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Old 05-28-2009, 07:09 AM
 
Location: The Midst of Insanity
3,225 posts, read 6,124,373 times
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Quote:
Originally Posted by 1Corinthians127 View Post
Well I don't really think it has much to do with Immigration but the simple fact we have a neighboring country that speaks Spanish.

Do you think we should learn Mandarin? (Chinese money will overtake the Dollar I think, or is it the Yen?)
The Yen is the Japanese Dollar. The Chinese dollar is the Yuan.

I speak Russian and German, but that's because I grew up speaking them in the home. Useless to know in this country. I do plan on learning Spanish in the fall semester because it would open me up to employment opportunities.

Why don't Americans learn other languages? For one, most Americans only use English. Second, many cannot read or comprehend English as it is beyond a fourth-grade level. And a lot of people simply don't want to learn another language.

I agree that people coming here need to learn the language that the majority uses.
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Old 05-28-2009, 07:58 AM
 
Location: Victoria TX
42,668 posts, read 71,556,197 times
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Quote:
Originally Posted by tijlover View Post

If you're going to learn a 2nd language, learn a language that will get you the most miles. French? Where could I use that? France and Quebec? ?
About half of Africa. And almost half of your own country, if you're Canadian.
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Old 05-28-2009, 08:50 AM
 
Location: California
143 posts, read 382,072 times
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Quote:
Originally Posted by 1Corinthians127 View Post
As an American I often ponder why we cringe at the idea of a second language, specifically Spanish. Why do we aboslutely refuse to learn a second language? Pride? Patriotism? Xenophobia? Lazy? What?

Lets take a look at Canada shall we? Canada has two official languages; English and French. I'm not 100% sure about this, but a majority of Canadians do not complain about it do they? It is only logical America should have another language and that language is the language of our neighbors, Spanish.

There are many countries that have multiple languages, official languages, and work together.

It is said it is not difficult to learn Spanish, according to the U.S.. English is said to be the most difficult.

The United States does not have an official language. Should a bill be passed claiming English and Spanish the official languages?

The benifits of Americans learning a second language are huge, not only will America catch up with the modern world but we could communicate with millions of other people (350 million).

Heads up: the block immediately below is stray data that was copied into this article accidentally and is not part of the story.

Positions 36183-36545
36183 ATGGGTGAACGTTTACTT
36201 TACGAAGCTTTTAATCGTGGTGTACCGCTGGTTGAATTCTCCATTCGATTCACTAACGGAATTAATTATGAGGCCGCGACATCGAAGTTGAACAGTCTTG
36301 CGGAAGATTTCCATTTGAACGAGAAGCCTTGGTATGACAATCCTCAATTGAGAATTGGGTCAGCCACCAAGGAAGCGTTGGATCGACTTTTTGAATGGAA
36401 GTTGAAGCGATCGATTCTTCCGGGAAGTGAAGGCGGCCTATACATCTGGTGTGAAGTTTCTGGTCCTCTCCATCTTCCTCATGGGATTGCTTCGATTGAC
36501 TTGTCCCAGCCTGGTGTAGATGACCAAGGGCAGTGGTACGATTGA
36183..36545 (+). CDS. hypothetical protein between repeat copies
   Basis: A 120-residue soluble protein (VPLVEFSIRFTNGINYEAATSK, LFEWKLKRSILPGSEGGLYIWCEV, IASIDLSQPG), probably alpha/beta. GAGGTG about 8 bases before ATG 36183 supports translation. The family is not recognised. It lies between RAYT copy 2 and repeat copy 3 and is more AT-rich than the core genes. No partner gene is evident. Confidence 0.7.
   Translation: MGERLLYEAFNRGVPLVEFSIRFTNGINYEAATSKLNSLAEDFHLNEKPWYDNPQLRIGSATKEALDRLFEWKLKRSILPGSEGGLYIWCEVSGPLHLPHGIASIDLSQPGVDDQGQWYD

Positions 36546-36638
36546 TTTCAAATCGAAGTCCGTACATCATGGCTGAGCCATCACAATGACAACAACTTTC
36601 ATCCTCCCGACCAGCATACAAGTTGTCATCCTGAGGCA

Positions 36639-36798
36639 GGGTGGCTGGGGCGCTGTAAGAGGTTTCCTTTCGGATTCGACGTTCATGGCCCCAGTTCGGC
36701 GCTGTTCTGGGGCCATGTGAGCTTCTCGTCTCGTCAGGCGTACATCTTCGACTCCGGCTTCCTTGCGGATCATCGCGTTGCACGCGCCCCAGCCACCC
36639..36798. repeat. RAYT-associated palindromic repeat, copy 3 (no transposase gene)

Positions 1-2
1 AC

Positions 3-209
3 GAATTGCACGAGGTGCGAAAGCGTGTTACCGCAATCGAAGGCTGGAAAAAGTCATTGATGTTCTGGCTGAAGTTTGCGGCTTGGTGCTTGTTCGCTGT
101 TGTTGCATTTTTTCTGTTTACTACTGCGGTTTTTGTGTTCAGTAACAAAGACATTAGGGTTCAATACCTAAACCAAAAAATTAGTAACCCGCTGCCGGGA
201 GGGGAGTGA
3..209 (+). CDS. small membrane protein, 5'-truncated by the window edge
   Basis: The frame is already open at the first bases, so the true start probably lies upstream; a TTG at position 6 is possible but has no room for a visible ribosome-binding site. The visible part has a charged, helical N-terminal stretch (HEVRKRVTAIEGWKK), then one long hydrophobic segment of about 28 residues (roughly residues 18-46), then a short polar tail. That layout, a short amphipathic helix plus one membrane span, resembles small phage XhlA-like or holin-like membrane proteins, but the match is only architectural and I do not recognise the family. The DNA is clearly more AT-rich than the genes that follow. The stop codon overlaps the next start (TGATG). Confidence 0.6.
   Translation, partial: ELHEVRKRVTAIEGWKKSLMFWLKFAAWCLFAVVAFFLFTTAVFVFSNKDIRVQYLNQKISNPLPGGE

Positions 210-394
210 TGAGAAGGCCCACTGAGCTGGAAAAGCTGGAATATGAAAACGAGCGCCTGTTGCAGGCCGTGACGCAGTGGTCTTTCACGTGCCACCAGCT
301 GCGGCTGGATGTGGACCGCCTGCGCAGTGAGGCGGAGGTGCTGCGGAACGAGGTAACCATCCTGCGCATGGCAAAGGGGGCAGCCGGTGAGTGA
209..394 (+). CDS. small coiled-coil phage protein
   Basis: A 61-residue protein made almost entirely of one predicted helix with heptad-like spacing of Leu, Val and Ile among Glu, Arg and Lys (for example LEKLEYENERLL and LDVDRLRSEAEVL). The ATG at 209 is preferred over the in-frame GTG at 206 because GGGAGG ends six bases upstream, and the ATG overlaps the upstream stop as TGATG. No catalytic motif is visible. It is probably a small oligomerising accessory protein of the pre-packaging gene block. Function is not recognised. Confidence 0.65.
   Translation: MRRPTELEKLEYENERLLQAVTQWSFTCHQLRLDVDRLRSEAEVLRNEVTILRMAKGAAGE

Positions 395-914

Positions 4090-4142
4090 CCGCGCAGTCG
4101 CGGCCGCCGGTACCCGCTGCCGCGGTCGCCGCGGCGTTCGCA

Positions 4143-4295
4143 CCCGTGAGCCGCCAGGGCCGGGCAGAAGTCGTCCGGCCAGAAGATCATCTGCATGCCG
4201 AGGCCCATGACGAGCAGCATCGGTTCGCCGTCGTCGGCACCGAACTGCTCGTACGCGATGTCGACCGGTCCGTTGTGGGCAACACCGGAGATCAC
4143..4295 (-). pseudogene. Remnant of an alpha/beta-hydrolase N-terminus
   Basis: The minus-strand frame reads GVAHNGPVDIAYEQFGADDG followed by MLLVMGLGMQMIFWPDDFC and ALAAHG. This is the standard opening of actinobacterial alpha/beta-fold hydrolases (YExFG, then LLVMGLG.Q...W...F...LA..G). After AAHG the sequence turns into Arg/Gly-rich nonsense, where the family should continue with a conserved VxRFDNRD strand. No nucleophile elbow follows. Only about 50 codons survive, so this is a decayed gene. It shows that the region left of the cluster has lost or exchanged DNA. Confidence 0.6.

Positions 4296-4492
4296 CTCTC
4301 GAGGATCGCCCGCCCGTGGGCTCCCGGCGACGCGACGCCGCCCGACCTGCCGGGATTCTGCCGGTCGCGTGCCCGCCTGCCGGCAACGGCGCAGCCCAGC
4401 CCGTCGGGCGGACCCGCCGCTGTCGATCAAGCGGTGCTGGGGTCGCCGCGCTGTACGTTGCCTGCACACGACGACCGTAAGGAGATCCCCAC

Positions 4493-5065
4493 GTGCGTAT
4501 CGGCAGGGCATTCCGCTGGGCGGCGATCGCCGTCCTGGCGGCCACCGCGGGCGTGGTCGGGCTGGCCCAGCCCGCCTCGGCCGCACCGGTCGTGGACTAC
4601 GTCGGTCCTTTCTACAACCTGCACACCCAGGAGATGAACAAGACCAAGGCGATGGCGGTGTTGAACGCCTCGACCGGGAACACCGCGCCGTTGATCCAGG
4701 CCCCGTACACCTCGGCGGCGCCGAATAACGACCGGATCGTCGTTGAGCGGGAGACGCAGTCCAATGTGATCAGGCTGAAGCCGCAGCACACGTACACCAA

With Spanish growing at a fast rate and Spanish already being the ?third? most spoken language in the world, it only makes sense. The amount of immigrants from Mexico and other Spanish speaking countries only speeds up the Spanish speaking population in America while leaving Americans that were born here unable to speak the second most common language. Infact most Immigrants that speak Spanish also speak English.

So what do you think? Should Americans learn Spanish or be like most 3rd world countries and only speak one language?
I'm bilingual (and learned my second language on my own, as an adult living in a foreign country) and I cringe when lazy immigrants refuse to learn English.

I didn't have a choice when I lived abroad, and neither did my ancestors that came here and worked like hell to make the USA the greatest country in the world.

I have no problem with being bilingual, I have a problem with thinking it's okay to be monolingual in a language other than English and live in the US.
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Old 05-28-2009, 09:30 AM
 
Location: California
143 posts, read 382,072 times
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Quote:
Originally Posted by 1Corinthians127 View Post
As an American I often ponder why we cringe at the idea of a second language, specifically Spanish. Why do we aboslutely refuse to learn a second language? Pride? Patriotism? Xenophobia? Lazy? What?

Lets take a look at Canada shall we? Canada has two official languages; English and French. I'm not 100% sure about this, but a majority of Canadians do not complain about it do they? It is only logical America should have another language and that language is the language of our neighbors, Spanish.